Patella Tendon (Autograft)
This means taking a strip of the tendon from the front of the athlete's own knee (autograft), and is the most popular choice for this surgery. This technique has been utilized for the longest period of time in the largest number of patients, and is considered the gold standard for ACL reconstruction.
Advantages: Strong graft, with bone attachments at each end, which allows the graft to be fixed very solidly at the time of surgery and which allows healing to the body in the shortest period of time (bone to bone healing) of 4-6 weeks.
Disadvantages: Requires taking tissue from the body. This may cause donor site soreness in a small percentage of patients. To avoid this we utilize a unique method for harvesting the patella tendon graft. This method utilizes a round oscillating tool, which takes a circular graft and leaves the patella with a smooth defect. This makes the patella much less prone to any post surgical problems, and we have not found this to be a problem in many hundreds of patients.
This is a newer method, that is gaining popularity. We recommend this technique for patients who for whatever reason are not a candidate for usage of the patella tendon.
Advantages: For some surgeons, this may result in a lower incidence of donor site discomfort.
Disadvantages: Hamstring tendons do not come with bone attachments, and it takes the body 12 weeks to heal the hamstring graft (3 times as long as the patella tendon). This means that in the early postoperative period the graft is at risk for injury for a longer period of time.
This means using tissue from a cadaver. This is an attractive option in cases where multiple ligaments are injured and additional tissue is needed for surgery, or for revision cases where the patient's own patella tendon has already been utilized.
Advantages: No need to take tissue from the patients already injured knee. May be a good idea in the older patient whose own tissue may be weaker than the usually young donor.
Disadvantages: This method has lost popularity recently because of some reports that it is more likely to stretch and fail than an autograft. This is partly due to the weakening of the graft caused by the need to irradiate it to prevent disease transmission. Unfortunately, even after irradiating the donor graft tissue, the risk of transmitting disease is still possible, although rare.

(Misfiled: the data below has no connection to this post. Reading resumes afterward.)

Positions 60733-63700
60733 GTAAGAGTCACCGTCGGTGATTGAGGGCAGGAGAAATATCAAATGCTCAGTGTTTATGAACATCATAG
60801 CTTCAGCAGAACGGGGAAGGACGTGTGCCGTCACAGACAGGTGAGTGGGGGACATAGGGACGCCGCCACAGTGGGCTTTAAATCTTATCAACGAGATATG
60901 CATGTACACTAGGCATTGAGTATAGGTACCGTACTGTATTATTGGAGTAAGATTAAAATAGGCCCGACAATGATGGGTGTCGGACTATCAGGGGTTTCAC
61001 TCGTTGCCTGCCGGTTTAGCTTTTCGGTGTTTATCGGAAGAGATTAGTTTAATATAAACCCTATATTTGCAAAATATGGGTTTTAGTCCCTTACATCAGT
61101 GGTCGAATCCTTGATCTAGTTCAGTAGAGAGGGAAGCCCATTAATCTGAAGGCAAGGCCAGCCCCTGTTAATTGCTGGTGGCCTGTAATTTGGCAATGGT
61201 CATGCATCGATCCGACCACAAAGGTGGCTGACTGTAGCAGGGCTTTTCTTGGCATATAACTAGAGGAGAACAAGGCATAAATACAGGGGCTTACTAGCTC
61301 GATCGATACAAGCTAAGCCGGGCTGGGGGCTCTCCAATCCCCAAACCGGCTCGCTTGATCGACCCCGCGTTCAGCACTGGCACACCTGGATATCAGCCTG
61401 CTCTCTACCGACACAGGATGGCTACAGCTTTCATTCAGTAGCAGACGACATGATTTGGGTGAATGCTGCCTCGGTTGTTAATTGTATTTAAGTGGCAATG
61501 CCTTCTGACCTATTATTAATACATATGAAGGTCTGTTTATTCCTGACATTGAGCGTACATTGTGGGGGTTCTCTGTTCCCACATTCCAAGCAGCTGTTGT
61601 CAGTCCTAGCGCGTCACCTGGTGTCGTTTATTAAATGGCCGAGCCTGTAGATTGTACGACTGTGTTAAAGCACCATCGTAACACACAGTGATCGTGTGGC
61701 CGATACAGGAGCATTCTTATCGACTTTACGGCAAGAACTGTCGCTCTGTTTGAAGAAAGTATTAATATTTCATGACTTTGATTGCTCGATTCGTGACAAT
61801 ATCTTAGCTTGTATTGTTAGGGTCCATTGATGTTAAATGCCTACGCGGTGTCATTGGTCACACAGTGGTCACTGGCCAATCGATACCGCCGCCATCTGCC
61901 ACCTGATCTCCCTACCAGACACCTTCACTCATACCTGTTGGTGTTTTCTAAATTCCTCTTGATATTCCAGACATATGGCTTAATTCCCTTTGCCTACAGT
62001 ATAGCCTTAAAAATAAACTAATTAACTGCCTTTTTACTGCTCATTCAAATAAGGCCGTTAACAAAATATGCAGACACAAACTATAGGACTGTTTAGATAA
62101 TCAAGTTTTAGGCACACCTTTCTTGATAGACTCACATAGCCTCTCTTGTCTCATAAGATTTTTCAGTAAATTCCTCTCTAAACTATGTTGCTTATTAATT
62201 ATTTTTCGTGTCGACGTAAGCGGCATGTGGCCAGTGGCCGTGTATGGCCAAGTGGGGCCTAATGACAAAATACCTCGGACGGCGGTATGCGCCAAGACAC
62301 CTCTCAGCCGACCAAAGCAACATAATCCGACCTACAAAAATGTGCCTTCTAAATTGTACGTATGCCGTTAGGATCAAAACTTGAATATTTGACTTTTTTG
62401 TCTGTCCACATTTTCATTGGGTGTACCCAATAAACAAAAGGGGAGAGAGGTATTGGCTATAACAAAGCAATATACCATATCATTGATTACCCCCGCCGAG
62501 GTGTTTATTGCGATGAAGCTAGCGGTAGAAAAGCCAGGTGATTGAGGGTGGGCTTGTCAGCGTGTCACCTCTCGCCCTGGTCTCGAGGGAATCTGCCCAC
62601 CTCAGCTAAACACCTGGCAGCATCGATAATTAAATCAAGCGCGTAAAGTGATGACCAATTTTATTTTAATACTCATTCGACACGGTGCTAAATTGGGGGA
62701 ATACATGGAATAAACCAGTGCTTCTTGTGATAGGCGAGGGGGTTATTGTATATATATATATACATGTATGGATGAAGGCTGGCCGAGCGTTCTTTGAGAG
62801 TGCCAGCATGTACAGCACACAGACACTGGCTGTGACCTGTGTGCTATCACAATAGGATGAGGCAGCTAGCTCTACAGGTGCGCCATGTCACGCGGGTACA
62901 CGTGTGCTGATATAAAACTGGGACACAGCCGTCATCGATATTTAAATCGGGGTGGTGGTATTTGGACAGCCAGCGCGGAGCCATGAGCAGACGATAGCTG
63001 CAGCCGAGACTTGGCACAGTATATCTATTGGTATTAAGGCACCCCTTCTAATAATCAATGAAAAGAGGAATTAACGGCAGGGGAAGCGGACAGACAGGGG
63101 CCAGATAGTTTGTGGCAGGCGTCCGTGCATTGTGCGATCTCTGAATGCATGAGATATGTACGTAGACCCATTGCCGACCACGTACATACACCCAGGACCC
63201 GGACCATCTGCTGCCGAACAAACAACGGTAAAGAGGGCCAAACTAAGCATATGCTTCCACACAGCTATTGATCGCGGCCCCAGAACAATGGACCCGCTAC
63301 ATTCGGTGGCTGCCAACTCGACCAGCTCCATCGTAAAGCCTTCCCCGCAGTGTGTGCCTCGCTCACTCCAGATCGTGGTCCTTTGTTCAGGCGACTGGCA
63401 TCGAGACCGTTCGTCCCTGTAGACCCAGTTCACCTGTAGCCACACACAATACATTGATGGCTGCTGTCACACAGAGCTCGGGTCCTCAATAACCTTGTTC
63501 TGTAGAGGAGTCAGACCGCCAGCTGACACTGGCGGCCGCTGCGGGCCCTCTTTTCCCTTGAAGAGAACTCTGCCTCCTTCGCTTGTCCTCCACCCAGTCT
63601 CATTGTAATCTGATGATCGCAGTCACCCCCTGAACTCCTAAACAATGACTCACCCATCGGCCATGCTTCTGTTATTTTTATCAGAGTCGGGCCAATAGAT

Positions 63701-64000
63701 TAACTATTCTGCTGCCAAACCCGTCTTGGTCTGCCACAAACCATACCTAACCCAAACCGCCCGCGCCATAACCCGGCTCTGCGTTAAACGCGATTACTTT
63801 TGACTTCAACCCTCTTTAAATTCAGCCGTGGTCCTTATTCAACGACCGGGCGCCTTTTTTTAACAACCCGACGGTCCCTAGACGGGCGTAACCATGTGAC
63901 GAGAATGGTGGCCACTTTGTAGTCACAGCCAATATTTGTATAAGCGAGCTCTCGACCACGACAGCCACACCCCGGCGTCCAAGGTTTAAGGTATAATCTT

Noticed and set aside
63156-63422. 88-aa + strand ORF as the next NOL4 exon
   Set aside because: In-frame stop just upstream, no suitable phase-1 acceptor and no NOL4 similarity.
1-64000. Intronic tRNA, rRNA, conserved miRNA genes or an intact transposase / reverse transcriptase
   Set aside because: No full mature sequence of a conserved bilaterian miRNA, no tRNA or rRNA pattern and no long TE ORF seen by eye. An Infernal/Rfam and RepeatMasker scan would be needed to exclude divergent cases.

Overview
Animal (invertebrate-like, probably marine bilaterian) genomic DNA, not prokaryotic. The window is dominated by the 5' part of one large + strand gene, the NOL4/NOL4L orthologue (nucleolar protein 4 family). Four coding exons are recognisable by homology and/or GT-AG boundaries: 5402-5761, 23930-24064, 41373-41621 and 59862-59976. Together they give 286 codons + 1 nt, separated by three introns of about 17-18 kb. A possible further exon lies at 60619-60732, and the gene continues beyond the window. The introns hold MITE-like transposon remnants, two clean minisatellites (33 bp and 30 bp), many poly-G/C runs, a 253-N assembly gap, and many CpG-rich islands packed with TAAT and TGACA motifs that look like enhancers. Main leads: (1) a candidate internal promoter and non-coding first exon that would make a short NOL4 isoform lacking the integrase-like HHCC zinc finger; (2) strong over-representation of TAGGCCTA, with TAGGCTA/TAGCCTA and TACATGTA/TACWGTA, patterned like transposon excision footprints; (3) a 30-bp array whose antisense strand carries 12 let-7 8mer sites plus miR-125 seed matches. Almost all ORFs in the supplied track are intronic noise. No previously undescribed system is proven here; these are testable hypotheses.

ACL Tightening (Shrinkage): We are currently performing a study utilizing a new technique which tightens the partially torn or stretched ACL. This is not applicable to the completely torn ligament. Surgery is done arthroscopically with no incisions. Recovery time is dramatically faster than with a reconstruction. So far, we have been impressed with the ability to tighten the ligament at the time of surgery (average 50% reduction in laxity). We are following these patients closely to determine if they will stretch.
After-care: Patients are sent home with a knee brace for the first day. Range of motion is started as soon as the wound is checked. Early goals are to obtain range of motion and to reeducate the muscles. Weight bearing is begun immediately with crutches. The brace is utilized for three weeks or until the quadriceps are strong enough to support the limb. Crutches are discontinued after 1-2 weeks. Stationary bicycling is begun as soon as the patient can achieve 100 degrees of flexion and can get around on the pedal (usually 2 weeks). Outdoor bicycling and jogging are allowed at 3 months. Return to twisting cutting and jumping sports is delayed for 6 months since this is how long it takes for the graft to biologically heal. Prior to returning to sports, the patient is expected to have regained 90-95% of their muscular strength.
Prognosis: ACL reconstruction is a highly successful operation. 90-95% of patients can be expected to return to full sports participation with 6 months and with aggressive rehabilitation.